“A mother’s love for her child is like nothing else in this world. It knows no law, no pity, it dares all things, and crushes down remorselessly all that stands in its path.”
This quote by English novelist Agatha Christie sums up the struggles of a young woman named Nilu; it perfectly sums up the virtues of motherhood and the lengths a mother can go to for the well-being of her child.
Speaking to Humans of Bombay, a Mumbai-based photo documenting project, she shares the story of her life:
“I grew up in the temple, where the priests told me that my parents died after I was born. I don’t remember seeing them. I became a young mother around the age of 15, after a uniformed man from Nepal raped me. I remember playing in the temple with no idea of what the world was really like when life changed for me. The man ran away as soon as he discovered that I was with child. From being a carefree teenager, I began begging in the temple for myself and my daughter—we lived on the crumbs and clothes people gave us.
I continued living in the temple and cooking for them in exchange for shelter when I was approached by a man—he used to come regularly to the temple. I was cooking on the chulha one day when he called me and said, ‘If you come with me, I will take you to my sister’s place in India. There won’t be any tension of money then.’ As a scared girl of 16 with a baby, I eagerly nodded my head and followed him blindly, because I was desperate to get my daughter out of the situation we were in. However, after I reached Pune, I realised that I wasn’t going to work as a domestic helper. The ‘sister’ he had mentioned was a brothel keeper, and I had been sold for ₹1 lakh. I cried so much that my face used to turn red. I refused to work in that trade for the first five months that I was in Pune. I used to be beaten with sticks and slapped until I bled by the agent who bought me. He used to force me to go with a man who repelled me. The man used to drag me and force himself on me.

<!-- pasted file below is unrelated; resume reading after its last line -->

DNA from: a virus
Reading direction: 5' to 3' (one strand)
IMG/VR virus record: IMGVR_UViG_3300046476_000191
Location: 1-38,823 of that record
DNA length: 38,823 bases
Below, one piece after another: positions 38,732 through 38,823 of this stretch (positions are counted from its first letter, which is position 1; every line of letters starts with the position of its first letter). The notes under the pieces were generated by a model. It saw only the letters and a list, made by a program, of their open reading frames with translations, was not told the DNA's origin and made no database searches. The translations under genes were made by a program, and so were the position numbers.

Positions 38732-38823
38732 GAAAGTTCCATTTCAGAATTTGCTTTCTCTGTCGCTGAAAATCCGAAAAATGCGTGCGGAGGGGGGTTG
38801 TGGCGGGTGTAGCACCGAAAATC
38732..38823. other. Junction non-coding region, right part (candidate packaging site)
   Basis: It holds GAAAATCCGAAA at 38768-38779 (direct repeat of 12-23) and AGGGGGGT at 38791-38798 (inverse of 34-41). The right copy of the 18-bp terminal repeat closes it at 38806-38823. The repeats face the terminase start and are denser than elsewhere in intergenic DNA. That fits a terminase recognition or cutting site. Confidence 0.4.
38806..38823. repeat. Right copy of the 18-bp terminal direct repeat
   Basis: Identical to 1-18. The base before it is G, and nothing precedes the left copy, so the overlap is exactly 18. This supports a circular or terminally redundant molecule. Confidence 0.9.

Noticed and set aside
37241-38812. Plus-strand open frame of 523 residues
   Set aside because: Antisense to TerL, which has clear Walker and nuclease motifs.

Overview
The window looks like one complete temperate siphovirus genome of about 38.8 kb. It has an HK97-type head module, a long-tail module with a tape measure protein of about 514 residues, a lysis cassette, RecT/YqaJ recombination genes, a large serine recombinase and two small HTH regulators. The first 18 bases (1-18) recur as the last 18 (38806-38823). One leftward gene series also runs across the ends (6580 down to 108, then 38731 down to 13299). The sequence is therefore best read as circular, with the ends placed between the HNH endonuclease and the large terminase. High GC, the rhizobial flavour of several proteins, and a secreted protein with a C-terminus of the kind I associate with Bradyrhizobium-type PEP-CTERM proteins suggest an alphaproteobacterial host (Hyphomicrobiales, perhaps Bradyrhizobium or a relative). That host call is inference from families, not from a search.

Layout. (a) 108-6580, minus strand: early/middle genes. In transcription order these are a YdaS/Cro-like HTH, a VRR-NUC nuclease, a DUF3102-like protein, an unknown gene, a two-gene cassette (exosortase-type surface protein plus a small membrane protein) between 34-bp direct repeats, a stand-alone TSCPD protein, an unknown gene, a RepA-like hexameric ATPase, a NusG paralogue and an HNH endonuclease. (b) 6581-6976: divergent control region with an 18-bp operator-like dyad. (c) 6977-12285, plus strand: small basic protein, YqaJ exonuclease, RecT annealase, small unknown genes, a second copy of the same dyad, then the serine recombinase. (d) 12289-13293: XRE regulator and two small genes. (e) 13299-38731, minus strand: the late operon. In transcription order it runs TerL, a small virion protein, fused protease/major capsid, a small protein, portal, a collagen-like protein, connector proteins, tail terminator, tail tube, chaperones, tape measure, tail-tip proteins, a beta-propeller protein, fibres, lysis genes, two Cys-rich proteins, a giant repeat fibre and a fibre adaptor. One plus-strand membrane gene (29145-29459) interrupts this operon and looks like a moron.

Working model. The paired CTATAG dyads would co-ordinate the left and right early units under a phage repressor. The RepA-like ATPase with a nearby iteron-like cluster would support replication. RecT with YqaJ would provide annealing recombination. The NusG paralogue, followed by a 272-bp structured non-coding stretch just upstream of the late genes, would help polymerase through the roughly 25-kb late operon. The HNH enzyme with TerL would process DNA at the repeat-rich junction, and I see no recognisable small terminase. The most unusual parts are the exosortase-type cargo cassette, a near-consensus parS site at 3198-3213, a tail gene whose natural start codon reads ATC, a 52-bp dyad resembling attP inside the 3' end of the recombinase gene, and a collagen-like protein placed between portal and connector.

Soon, this agent sold me to a seth in Bombay for ₹60,000, as I was too difficult for him to manage. The seth was nice. Once I came to Mumbai, life was pretty different. I started willingly going for the kind of work which I refused earlier, because I had no other way to feed my daughter. I used to leave her with a lady nearby, to whom I paid ₹4,000 every month. By this time, I was already infected with tuberculosis and HIV. I felt like I was a lost and wasted life, in my youth itself.
Nine years in the brothels of Mumbai, numerous fights with the brothel keeper, alcohol addiction, living in deplorable conditions, and entertaining drunk men; I finally chose to leave the area when hope was offered to me by Purnata, a non-profit organisation that works to end human trafficking.
I dream of living with my daughter together someday, who is now in a hostel. Hopefully, I will get a good employment after finishing my training. My life is about her now—I don’t know how long I’ll live, but I want to make sure she’s educated and supports herself.
My life has been miserable, but I draw strength and motivation from wanting to raise her well. The strength I’ve had these past few years has been solely because I’m a mother. Else I’d have given up long back.
But I won’t give up—I’m not ready to let these men, who came night after night to break me. I’m a fighter. I won’t let them win.”